Posted in Montreal

The Toupin Blvd. plan

It’s about to get just a bit easier, and yet more difficult, to drive through Cartierville and Ville-Saint Laurent.

The city has presented its plan for making sure the residents on or near Toupin Blvd. don’t get overwhelmed with through traffic when Cavendish Blvd. is extended north to Henri-Bourassa.

The main focus is to get people coming to and from Laval to use the arteries: Highway 13 and Marcel-Laurin/Laurentien.

For the full details, you can see the slideshow (PDF), which has crazy details like counting the number of cars through each intersection and including the width of lanes and stuff.

But here’s the skinny for drivers:

  1. Vehicles will not be allowed straight through from Toupin onto Cavendish and vice-versa. Period.
  2. A dedicated bike lane will be installed on the Cavendish extension, and one of those middle-of-the-road bike lanes on Toupin Blvd. in both directions.
  3. A concrete median will be installed on Henri-Bourassa preventing traffic from turning left onto side streets to get around the restriction.
  4. Two streets east of Toupin will be made one-way (the directions above are random; it’s unclear which road is in which direction)
  5. A second left turning lane will be installed on Henri-Bourassa at Marcel-Laurin to accommodate an increase in traffic. Marcel-Laurin will be modified to better accommodate the traffic as well, including synchronized lights.
  6. Public transit on Henri-Bourassa will be modified in some mysterious way, also to coincide with a new train station at Highway 13 on the Montreal-Deux-Montagnes line.
  7. A troll will be stationed during rush hours on Toupin Blvd. and will spit at your car if it thinks you’re trying to find a shortcut to Laval.

OK, I made that last one up.

10 thoughts on “The Toupin Blvd. plan

  1. Tim

    Sounds good, but… I thought that the *real* roadblock (actually, not real at all) to completing Cavendish was the complaints of residents in Côte-St-Luc. Have we found some kind of situation to appease them, or did we finally point out to them that they were the ones who moved on to a street that they KNEW was going to some day be connected to the A-40?

    Reply
  2. Zoey Castelino

    I like the blue arrows. I wish all road maps had giant blue arrows like that. Or at least that all city plans had blue arrows drawn on streets to make a point. I think more people would pay attention that way.

    Or maybe it’s just me… because I happen to like blue… and giant arrows…

    Reply
  3. jerkwad

    Linking Toupin and Cavendish is a great idea. But I’m surprised that linking Cavendish to Cavendish itself (i.e. over the tracks, between Ville-Saint-Laurent and Côte-Saint-Luc) isn’t considered a bigger priority. This roadway has been **begging** to be linked up for decades, and is more than adequate in terms of width to accomodate much more traffic on both sides. I’ve read somewhere that plans for such a link have been floated unsuccessfully since the ’60s, which is just staggering.

    Anyone who’s had to deal with the junctions of autoroutes 15, 40, and 520 in rush hour knows what I’m talking about — it’s a freaking disaster zone in terms of urban planning.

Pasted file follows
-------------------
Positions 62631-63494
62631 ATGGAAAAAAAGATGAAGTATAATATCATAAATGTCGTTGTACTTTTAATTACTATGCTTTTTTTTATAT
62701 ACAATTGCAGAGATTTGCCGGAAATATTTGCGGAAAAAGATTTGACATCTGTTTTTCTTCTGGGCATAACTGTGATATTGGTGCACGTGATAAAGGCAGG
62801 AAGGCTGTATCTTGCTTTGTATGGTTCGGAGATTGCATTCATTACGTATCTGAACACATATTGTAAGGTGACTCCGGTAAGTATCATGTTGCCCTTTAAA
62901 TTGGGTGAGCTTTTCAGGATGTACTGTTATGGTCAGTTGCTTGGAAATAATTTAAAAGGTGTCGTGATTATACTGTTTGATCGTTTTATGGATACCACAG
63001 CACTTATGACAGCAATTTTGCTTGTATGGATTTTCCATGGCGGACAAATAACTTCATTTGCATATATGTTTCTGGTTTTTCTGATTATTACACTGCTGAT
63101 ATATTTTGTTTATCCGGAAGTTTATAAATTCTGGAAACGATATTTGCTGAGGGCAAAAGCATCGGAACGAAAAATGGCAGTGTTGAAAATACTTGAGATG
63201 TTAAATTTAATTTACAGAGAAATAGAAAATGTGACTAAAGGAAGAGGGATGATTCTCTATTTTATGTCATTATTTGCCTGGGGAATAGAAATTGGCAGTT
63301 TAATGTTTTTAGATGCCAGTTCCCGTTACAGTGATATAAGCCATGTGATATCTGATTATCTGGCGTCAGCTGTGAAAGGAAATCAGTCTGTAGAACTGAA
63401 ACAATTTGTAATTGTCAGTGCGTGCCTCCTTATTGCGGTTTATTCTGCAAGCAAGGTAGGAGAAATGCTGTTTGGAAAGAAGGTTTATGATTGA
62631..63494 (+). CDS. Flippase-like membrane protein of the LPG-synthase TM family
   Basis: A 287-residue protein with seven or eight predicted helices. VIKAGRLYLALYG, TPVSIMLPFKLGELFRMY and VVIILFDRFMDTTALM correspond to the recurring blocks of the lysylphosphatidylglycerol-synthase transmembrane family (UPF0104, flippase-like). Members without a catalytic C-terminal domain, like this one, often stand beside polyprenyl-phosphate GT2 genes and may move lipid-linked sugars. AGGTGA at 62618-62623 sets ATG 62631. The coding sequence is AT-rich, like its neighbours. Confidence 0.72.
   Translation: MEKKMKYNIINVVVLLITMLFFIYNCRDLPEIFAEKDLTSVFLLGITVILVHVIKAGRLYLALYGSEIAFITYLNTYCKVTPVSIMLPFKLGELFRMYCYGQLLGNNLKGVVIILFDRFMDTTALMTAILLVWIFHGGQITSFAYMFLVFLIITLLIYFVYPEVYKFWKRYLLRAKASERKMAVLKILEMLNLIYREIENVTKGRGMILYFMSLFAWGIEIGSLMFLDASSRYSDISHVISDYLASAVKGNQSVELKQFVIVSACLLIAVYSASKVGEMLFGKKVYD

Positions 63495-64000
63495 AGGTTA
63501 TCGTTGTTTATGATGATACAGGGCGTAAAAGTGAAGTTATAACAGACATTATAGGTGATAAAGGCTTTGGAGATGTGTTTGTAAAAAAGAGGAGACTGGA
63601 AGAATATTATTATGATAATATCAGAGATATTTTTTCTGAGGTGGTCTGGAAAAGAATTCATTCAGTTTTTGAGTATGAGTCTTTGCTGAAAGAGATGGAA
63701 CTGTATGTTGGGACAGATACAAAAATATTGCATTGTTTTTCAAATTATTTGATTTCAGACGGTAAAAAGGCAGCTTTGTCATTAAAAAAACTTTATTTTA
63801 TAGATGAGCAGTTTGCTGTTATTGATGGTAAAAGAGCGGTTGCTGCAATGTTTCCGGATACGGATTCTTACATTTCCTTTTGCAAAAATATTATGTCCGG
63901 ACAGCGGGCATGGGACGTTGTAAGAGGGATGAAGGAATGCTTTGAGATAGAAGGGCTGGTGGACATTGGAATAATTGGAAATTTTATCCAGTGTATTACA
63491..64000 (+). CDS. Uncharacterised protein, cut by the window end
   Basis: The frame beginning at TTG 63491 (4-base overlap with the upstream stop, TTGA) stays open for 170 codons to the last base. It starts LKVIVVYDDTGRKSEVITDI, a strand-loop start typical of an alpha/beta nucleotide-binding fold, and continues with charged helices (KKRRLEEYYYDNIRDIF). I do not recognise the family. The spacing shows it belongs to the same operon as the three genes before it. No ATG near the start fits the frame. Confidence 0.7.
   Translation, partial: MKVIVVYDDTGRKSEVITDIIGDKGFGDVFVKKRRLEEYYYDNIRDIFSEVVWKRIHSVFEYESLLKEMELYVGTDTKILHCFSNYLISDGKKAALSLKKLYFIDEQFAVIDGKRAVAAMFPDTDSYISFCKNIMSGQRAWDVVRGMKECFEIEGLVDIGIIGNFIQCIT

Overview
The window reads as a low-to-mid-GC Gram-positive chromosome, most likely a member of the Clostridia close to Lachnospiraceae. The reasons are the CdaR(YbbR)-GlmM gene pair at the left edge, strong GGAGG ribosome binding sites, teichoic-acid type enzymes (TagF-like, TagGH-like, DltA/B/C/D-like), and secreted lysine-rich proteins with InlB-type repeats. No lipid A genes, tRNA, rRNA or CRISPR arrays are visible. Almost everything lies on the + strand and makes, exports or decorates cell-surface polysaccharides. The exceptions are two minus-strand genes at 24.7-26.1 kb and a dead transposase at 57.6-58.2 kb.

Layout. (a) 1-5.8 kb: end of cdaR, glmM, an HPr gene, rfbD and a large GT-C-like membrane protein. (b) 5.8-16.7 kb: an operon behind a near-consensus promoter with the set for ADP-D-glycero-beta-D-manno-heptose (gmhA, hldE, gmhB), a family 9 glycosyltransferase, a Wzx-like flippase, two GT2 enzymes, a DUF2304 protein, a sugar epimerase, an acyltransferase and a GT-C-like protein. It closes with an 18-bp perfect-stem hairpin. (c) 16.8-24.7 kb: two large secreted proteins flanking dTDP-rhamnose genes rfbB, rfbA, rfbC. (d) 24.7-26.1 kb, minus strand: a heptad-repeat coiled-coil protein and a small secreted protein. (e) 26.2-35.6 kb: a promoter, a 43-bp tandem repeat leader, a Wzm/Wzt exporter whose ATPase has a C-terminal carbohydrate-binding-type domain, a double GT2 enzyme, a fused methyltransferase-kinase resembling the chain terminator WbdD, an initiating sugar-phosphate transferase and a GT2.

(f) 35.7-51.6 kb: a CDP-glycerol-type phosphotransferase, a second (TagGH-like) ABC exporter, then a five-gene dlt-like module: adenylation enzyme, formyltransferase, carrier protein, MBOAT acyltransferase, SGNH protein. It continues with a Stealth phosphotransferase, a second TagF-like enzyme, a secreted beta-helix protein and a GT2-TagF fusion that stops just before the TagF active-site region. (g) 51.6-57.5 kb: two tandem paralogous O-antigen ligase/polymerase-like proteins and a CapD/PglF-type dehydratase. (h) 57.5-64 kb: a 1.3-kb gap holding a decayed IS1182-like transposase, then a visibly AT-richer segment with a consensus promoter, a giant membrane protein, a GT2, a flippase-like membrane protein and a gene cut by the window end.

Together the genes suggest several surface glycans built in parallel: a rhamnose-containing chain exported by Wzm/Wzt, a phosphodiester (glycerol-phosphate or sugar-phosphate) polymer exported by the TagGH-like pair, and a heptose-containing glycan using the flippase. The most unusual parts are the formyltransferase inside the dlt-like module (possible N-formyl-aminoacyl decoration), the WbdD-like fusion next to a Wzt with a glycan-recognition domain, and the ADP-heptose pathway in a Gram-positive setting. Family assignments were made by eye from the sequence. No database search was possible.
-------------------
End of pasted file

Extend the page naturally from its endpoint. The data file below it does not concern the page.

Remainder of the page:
If you’re coming from the airport, or from IKEA, and you just want to go back home to NDG or Côte-des-Neiges, you’re forced to get onto the 15 just to make it past this pointless bottleneck, often wasting a half-hour to ride the highway one exit down the road.

    Any idea whether this link is still on the drawing boards? Thousands of motorists would be eternally grateful.

    Reply
  4. Fagstein Post author

    Motorists may be grateful, but Cote-St-Luc residents are steadfastly opposed to more traffic in their area. It’s still on the drawing board, but there’s been no serious moves toward actually constructing such a link.

    Instead, the city is planning a compromise measure that would link Cavendish with Royalmount Ave. in the TMR industrial district. Whether that would change anything is anyone’s guess.

    Reply
  5. Jean Naimard

    It could be understood in the case of Côte-St-Luc that some (self) chosen people would not want to mingle with impure goys and thus keep Cavendish a dead-end (you can’t argue with God – after all, where in the old testament is it written that they shalt have consideration for thy goy neighbours???), and since the forced de-mergers, Côte-St-Luc is a separate city from Montréal (formerly known as St-Laurent), but in the case of Toupin/Cavendish, this is utter ridiculous as both streets are in the same city.

    Prohibiting people from going through is just as stupid as the assholes in Montréal (formerly known as Ste-Geneviève and Pierrefonds) who don’t want people (except the buses and bicycles) going from crossing Pierrefonds on Jacques-Bizard.

    The utter ridiculousness of nimbyes should be placated by massive violation of those ridiculous ordinance. If 2000 people violate it every day during a week, and they refuse to pay the ensuing tickets, the clogged court system ought to send a message to the powers that are.

    It becomes necessary to amend the laws that rule municipalities to outlaw such stupid regulations, especially if those regulations force people to detour, as this increases greenhouse gas emissions.

    The same goes for those suburban “stopvilles” where you have a stop sign every street for no other reason than to piss-off people from driving there, all the while increasing pollution.

    (Another such unexplained stupidity is the “no right turn from Clarke” intersection at Clarke/Boulevard in Westmount).

    Reply
  6. Marc

    Steve, do you remember (or have bookmarked) the MTQ site where you can download images of road signs? I can’t seem to find it. Perhaps they took it down?

    Reply

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